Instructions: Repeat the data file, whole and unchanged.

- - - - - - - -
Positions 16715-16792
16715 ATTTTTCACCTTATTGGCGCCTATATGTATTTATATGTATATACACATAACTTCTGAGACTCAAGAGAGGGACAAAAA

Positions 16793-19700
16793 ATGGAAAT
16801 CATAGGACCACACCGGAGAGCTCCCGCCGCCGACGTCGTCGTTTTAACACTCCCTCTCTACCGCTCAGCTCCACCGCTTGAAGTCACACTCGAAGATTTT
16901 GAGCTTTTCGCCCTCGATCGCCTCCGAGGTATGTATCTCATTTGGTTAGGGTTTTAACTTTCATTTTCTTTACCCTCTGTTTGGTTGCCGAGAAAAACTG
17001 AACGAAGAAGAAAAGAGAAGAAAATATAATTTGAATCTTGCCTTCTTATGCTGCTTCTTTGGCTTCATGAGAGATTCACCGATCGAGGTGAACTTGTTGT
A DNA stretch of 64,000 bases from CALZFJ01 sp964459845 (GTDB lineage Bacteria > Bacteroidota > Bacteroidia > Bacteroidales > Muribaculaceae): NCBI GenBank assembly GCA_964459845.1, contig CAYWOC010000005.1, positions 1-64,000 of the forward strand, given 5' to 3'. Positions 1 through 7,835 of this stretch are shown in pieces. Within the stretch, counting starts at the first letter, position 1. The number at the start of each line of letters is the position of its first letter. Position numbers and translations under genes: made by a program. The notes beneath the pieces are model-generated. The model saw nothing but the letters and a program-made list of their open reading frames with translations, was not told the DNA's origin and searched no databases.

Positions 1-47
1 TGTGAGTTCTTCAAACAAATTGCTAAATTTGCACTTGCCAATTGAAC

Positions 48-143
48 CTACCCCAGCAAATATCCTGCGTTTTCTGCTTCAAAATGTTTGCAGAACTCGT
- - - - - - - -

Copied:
Positions 16715-16792
16715 ATTTTTCACCTTATTGGCGCCTATATGTATTTATATGTATATACACATAACTTCTGAGACTCAAGAGAGGGACAAAAA

Positions 16793-19700
16793 ATGGAAAT
16801 CATAGGACCACACCGGAGAGCTCCCGCCGCCGACGTCGTCGTTTTAACACTCCCTCTCTACCGCTCAGCTCCACCGCTTGAAGTCACACTCGAAGATTTT
16901 GAGCTTTTCGCCCTCGATCGCCTCCGAGGTATGTATCTCATTTGGTTAGGGTTTTAACTTTCATTTTCTTTACCCTCTGTTTGGTTGCCGAGAAAAACTG
17001 AACGAAGAAGAAAAGAGAAGAAAATATAATTTGAATCTTGCCTTCTTATGCTGCTTCTTTGGCTTCATGAGAGATTCACCGATCGAGGTGAACTTGTTGT
A DNA stretch of 64,000 bases from CALZFJ01 sp964459845 (GTDB lineage Bacteria > Bacteroidota > Bacteroidia > Bacteroidales > Muribaculaceae): NCBI GenBank assembly GCA_964459845.1, contig CAYWOC010000005.1, positions 1-64,000 of the forward strand, given 5' to 3'. Positions 1 through 7,835 of this stretch are shown in pieces. Within the stretch, counting starts at the first letter, position 1. The number at the start of each line of letters is the position of its first letter. Position numbers and translations under genes: made by a program. The notes beneath the pieces are model-generated. The model saw nothing but the letters and a program-made list of their open reading frames with translations, was not told the DNA's origin and searched no databases.

Positions 1-47
1 TGTGAGTTCTTCAAACAAATTGCTAAATTTGCACTTGCCAATTGAAC

Positions 48-143
48 CTACCCCAGCAAATATCCTGCGTTTTCTGCTTCAAAATGTTTGCAGAACTCGT